Justin Reich is an Educational Technology researcher from MIT who has been working in the field since the mid 2000’s, when edtech was going to completely revolutionize our future. He sees a number of problems with the ebbouliant EdTech startup founders who continue to claim that their products will make the education of tomorrow far different from the education that we have now, and it is difficult to sum up why he thinks it won’t work, but one way to unpeel it is to look at a phrase he coined as Reich’s Law: Those who do, do more, and those who do more do better.

It’s far from axiomatic, and really it’s mostly a joke, but it is also an idea that returns regularly in Justin Reich’s book.The point is that students and teachers who are bought into learning with technology already are capable of using new EdTech products to push themselves or their classrooms a little further, but those that are disengaged or intimidated by technology don’t find themselves motivated by the thought of more online zoom sessions or more kahoot games. In that sense, this book is both a description of the main categories that EdTech products fall into and an exploration for why those categories rarely create change that makes for a completely different world.

As someone who writes about technology in education, it has always been a given to me that technology can transform education as it has so many other industries. But Justin Reich, an MIT researcher who has a long history in edtech, has a lot to say on why education technology is still struggling to improve the way we teach and learn.

Reich mainly looks at three areas of Learning at Scale, Massive Open Online Courses (MOOCs), Adaptive Tutors, and Peer- Guided Learning Communities. He also takes a look at how these teaching methods are being tested. He then looks at four reasons that these breakthroughs mostly failed.

MOOCs were highly touted about 20 years ago when many institutions in higher ed were putting courses online. MOOCs were supposed to level the field between the haves and have nots. The problem was that unmotivated or inexperienced students are very hard to teach in a large scale environment. There is a reason small classrooms are recommended. Also grading is very hard at a large scale for classes that test by essays or word problems. MOOCs worked best with advanced students or professionals who already understand the subject to a large extent.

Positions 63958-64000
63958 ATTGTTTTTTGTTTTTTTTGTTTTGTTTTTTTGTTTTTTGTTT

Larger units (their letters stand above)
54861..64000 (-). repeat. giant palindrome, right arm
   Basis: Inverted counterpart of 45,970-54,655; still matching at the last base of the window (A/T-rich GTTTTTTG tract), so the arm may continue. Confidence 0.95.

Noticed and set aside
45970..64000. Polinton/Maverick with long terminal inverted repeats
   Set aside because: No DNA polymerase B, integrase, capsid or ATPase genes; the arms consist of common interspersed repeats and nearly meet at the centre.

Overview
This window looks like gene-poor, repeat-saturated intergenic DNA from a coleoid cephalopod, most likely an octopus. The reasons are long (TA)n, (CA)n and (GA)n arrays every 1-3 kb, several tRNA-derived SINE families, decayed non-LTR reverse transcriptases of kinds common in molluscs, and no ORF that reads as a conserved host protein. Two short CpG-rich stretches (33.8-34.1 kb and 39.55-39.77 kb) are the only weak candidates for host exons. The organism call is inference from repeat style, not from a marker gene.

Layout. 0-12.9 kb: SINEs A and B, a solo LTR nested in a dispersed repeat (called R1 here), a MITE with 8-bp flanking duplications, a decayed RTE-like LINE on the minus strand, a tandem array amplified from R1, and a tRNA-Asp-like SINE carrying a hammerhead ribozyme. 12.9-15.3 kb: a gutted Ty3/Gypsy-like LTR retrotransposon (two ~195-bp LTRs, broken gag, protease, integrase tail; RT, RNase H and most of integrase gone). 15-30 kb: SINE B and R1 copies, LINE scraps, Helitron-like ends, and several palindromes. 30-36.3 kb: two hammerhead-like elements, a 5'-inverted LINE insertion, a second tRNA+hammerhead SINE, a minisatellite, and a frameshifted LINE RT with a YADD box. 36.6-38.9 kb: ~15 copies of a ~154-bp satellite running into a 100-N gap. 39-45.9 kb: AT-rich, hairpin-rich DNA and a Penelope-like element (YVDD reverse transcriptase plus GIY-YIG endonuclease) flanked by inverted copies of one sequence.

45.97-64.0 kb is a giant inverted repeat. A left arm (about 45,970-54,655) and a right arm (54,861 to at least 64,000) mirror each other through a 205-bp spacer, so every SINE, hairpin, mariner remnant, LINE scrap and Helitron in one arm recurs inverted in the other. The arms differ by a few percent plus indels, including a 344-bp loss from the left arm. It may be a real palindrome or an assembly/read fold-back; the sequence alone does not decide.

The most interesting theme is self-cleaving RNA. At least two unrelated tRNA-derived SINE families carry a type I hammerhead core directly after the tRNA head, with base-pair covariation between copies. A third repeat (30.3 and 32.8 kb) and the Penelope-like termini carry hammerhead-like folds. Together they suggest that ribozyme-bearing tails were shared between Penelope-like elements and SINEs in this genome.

Next Rich looks at Computer Assisted Instruction (CAI) and intelligent tutors and comes to the conclusion that online education and testing at this stage is only useful for early math education. He does discuss the testing that has been done and the difficulty of including any new methods into the present elementary education bureaucracy in the United States. I think this is a very limited viewpoint. He doesn’t look at other countries and he completely ignores some of the better educational games. There are sure to be more and deeper studies looking at virtual education in the covid era so we will better understand what works and why.

Peer-Guided Learning at Scale looks at Networked Learning Communities, a subject that especially interested me. There seemed to be a number of challenges here. As Reich says “One of the signature design challenges of peer-guided learning environments is to figure out how to make them more accessible to novices without turning them into instructor-led learning environments”

The biggest criticism that the book levels at the EdTech industry is that it may have created tools for people who already do, but it has done little to change the motivation or engagements of students who were already struggling. Something that became incredibly apparent in the pandemic was how much effort it required even the good students to pay attention to a zoom class, and students who don’t already possess that level of engagement or external support struggled more than anyone. While the students who did more in class were still often able to do it at home, the students who struggled to do it in class often lost even that when they were studying from home.

It is not in spite of, but because the book only finds a very small number of successes, that we would recommend Failure to Disrupt to anyone involved in edtech. Being surrounded by positive messages about education technology is infections and those of us involved in edtech are evangalistic about the areas it could fix but it is key to look at where the existing system is really working before we try to disrupt everything.

One of the more compelling things that Reich included was a bookclub he held in fall 2020 (for those of us who want to do more) and put the discussions online. The other professionals who enter the discussion in podcast and in the comments make it a very useful addition.(https://failuretodisrupt.com/virtualbookclub/).

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